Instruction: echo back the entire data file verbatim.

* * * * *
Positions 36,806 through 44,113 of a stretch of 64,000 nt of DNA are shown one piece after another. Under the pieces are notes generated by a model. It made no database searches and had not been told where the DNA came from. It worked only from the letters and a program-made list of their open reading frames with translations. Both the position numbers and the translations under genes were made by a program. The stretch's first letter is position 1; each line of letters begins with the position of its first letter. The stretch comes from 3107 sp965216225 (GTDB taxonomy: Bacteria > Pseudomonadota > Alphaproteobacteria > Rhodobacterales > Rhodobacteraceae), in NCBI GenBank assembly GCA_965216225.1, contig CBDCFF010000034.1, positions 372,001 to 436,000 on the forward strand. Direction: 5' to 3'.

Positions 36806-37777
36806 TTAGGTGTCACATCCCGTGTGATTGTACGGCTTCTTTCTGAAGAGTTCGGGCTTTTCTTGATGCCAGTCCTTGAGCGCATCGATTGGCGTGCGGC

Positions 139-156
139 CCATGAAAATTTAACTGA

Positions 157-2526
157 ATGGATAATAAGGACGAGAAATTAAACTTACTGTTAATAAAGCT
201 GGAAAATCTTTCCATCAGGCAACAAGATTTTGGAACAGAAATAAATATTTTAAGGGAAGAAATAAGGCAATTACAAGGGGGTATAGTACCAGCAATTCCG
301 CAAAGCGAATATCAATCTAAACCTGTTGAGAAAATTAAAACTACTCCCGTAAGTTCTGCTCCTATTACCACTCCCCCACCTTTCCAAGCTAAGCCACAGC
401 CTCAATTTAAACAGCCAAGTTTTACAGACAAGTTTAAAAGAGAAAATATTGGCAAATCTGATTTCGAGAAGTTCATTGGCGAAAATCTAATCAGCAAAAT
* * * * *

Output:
Positions 36,806 through 44,113 of a stretch of 64,000 nt of DNA are shown one piece after another. Under the pieces are notes generated by a model. It made no database searches and had not been told where the DNA came from. It worked only from the letters and a program-made list of their open reading frames with translations. Both the position numbers and the translations under genes were made by a program. The stretch's first letter is position 1; each line of letters begins with the position of its first letter. The stretch comes from 3107 sp965216225 (GTDB taxonomy: Bacteria > Pseudomonadota > Alphaproteobacteria > Rhodobacterales > Rhodobacteraceae), in NCBI GenBank assembly GCA_965216225.1, contig CBDCFF010000034.1, positions 372,001 to 436,000 on the forward strand. Direction: 5' to 3'.

Positions 36806-37777
36806 TTAGGTGTCACATCCCGTGTGATTGTACGGCTTCTTTCTGAAGAGTTCGGGCTTTTCTTGATGCCAGTCCTTGAGCGCATCGATTGGCGTGCGGC

Positions 139-156
139 CCATGAAAATTTAACTGA

Positions 157-2526
157 ATGGATAATAAGGACGAGAAATTAAACTTACTGTTAATAAAGCT
201 GGAAAATCTTTCCATCAGGCAACAAGATTTTGGAACAGAAATAAATATTTTAAGGGAAGAAATAAGGCAATTACAAGGGGGTATAGTACCAGCAATTCCG
301 CAAAGCGAATATCAATCTAAACCTGTTGAGAAAATTAAAACTACTCCCGTAAGTTCTGCTCCTATTACCACTCCCCCACCTTTCCAAGCTAAGCCACAGC
401 CTCAATTTAAACAGCCAAGTTTTACAGACAAGTTTAAAAGAGAAAATATTGGCAAATCTGATTTCGAGAAGTTCATTGGCGAAAATCTAATCAGCAAAAT